Oldham Evening Chronicle

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TypeDaily newspaper
Owner(s)Hirst Kidd and Rennie
EditorDavid Whaley
Ceased publication31 August 2017; relaunched online in February 2018
Greater Manchester

The Oldham Evening Chronicle was a daily newspaper published each weekday evening. It served the Metropolitan Borough of Oldham, in Greater Manchester, England. There were also four sister editions, called the Oldham Extra, Saddleworth Extra, Tameside Extra and Dale Times, which were published on the first Thursday of each month. The paper was owned by Hirst, Kidd and Rennie Ltd.

In February 2018, the main Evening Chronicle title relaunched online after it was bought by a local radio station.


On 6 May 1854, the first edition of the Oldham Chronicle (as it was originally known) was published by a bookseller and printer Daniel Evans in an effort to provide the then thriving cotton manufacturing town of Oldham with its own locally produced newspaper. Oldham was enjoying rapid economic expansion thanks to the Industrial Revolution, but local communities had to rely on Manchester papers for news about the town and surrounding districts. The Oldham Chronicle was published in an attempt to fill this gap. Five months later, he sold it to Robert Lewis Gerrie.

Gerrie died from consumption 18 months after his purchase. Jonathan Hirst and Wallace Rennie bought the paper in 1857 for £800, and members of the Hirst family continued to work for the newspaper until its demise. The last chairman was Philip Hirst, a great-great-grandson of Jonathan Hirst.

The paper went from strength to strength. The increase in popularity led to a decision in 1880 to produce a daily edition (Monday to Saturday). The weekly edition and the Oldham Evening Chronicle were published together until 1982, when the paid-for Oldham Chronicle became the free Chronicle Weekend. In 2010, Chronicle Weekend was separated into two free monthly editions, the Oldham Extra and the Saddleworth Extra. In 2012 the Oldham Evening Chronicle produced the first Eid festival supplement which was aimed at the significant BME[clarification needed] community in Oldham.[citation needed] According to Paul Bagguley and Yasmin Hussain, the newspaper's editorial stance had been "widely seen as anti-Asian" around the time of riots in 2001.[1]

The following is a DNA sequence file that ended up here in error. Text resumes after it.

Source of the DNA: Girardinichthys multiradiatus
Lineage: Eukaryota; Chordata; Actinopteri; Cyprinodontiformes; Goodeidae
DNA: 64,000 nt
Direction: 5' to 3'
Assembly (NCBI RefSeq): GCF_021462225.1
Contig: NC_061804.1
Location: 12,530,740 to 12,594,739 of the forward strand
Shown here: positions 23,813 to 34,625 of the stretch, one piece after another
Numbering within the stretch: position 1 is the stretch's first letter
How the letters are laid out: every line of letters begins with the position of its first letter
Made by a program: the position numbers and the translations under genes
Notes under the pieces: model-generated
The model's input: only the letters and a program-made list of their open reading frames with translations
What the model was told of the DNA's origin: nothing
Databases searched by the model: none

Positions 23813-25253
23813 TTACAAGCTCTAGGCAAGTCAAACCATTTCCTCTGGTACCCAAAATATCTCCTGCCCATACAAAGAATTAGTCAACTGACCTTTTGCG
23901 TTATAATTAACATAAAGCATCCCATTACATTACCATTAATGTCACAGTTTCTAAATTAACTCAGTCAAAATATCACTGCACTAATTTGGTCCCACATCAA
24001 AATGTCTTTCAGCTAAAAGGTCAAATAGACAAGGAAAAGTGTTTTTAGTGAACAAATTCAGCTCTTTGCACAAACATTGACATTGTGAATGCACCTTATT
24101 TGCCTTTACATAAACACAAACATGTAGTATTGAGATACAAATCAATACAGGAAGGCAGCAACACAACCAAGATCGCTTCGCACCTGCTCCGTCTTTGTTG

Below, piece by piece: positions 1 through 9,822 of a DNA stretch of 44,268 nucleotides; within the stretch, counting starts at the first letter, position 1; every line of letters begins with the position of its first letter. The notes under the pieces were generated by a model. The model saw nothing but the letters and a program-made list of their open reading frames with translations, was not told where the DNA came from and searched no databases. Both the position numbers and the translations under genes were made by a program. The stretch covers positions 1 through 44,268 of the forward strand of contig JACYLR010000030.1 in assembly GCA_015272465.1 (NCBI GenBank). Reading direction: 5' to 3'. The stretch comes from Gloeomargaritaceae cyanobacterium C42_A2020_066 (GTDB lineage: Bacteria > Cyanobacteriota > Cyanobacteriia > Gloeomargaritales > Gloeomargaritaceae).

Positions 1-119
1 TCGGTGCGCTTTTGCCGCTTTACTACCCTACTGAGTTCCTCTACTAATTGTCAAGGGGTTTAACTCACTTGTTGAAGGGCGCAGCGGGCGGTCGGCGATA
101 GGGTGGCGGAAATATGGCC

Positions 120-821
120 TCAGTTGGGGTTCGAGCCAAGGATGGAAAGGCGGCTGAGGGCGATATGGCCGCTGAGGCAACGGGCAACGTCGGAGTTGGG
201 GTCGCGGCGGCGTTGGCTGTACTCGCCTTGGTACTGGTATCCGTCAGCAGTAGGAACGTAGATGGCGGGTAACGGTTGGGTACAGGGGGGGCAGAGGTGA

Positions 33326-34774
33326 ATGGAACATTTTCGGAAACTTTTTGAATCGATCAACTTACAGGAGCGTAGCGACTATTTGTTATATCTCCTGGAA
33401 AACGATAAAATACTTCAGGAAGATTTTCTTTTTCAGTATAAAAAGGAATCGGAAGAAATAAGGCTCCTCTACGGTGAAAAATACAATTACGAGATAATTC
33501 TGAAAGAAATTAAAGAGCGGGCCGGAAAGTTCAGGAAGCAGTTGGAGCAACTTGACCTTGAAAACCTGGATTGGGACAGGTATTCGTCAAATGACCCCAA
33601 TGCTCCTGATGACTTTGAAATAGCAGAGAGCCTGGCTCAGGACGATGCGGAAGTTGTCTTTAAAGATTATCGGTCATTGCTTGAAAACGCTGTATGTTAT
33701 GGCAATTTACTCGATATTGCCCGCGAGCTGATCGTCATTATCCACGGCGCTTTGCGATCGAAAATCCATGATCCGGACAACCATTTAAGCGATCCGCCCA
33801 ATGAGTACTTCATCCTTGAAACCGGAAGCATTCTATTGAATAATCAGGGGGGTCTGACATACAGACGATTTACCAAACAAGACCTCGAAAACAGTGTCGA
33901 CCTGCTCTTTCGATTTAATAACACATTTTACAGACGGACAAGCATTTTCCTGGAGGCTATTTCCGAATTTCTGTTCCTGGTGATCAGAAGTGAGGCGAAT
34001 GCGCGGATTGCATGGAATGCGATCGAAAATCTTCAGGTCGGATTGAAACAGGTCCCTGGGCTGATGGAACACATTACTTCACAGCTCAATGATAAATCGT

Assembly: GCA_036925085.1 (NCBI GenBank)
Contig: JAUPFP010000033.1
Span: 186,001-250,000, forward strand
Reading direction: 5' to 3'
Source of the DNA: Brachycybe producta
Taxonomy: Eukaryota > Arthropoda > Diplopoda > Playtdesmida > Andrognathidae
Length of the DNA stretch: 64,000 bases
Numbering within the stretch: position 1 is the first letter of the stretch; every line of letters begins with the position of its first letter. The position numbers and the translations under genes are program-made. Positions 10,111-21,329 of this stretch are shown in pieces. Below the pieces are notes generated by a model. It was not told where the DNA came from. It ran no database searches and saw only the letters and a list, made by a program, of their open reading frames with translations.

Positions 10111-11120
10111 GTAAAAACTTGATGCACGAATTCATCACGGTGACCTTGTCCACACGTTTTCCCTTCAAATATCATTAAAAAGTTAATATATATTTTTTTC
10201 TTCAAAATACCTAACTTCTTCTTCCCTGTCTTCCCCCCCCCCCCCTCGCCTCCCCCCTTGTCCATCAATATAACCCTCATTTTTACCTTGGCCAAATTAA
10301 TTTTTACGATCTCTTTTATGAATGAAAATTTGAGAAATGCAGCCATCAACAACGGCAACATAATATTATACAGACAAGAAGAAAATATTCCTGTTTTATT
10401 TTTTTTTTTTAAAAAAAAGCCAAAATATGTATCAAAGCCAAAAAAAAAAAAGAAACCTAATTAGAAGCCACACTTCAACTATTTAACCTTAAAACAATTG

Closure and purchase[edit]

On 31 August 2017, it was announced that the newspaper had gone into administration after 163 years in print, resulting in the loss of 49 jobs. The final edition was published on that day.[2][3][4]

In October 2017 it was announced that local radio station Revolution 96.2 had bought the title and assets of the newspaper with the intention of relaunching it. According to a spokesman, doing so would be a complex matter, in part because the paper had stored so much of its information in the cloud and retrieving it might be difficult.[5] The title relaunched as an online-only publication in February 2018.[6]

See also[edit]


  1. ^ Bagguley, Paul; Hussain, Yasmin (2016) [2008]. "The Riots of 2001: an Overview and Comparison of Oldham, Burnley and Bradford". Riotous Citizens: Ethnic Conflict in Multicultural Britain. Routledge. p. 48. ISBN 978-1-31706-292-9.
  2. ^ "Oldham Evening Chronicle shuts after publisher enters administration". BBC News. 31 August 2017. Retrieved 2017-08-31.
  3. ^ Williams, Jennifer (31 August 2017). "Oldham Evening Chronicle ceases publication - with 49 jobs lost". Manchester Evening News. Retrieved 2017-08-31.
  4. ^ Mayhew, Freddy (31 August 2017). "Oldham Evening Chronicle folds after 163 years as 'majority' of its 49 staff made redundant". Press Gazette. Retrieved 2017-08-31.
  5. ^ "Oldham Evening Chronicle is to be relaunched after finding a new buyer". BBC News. 13 October 2017. Retrieved 2017-10-14.
  6. ^ "Oldham Evening Chronicle relaunches online after buyout". BBC. 14 February 2018. Retrieved 2018-02-14.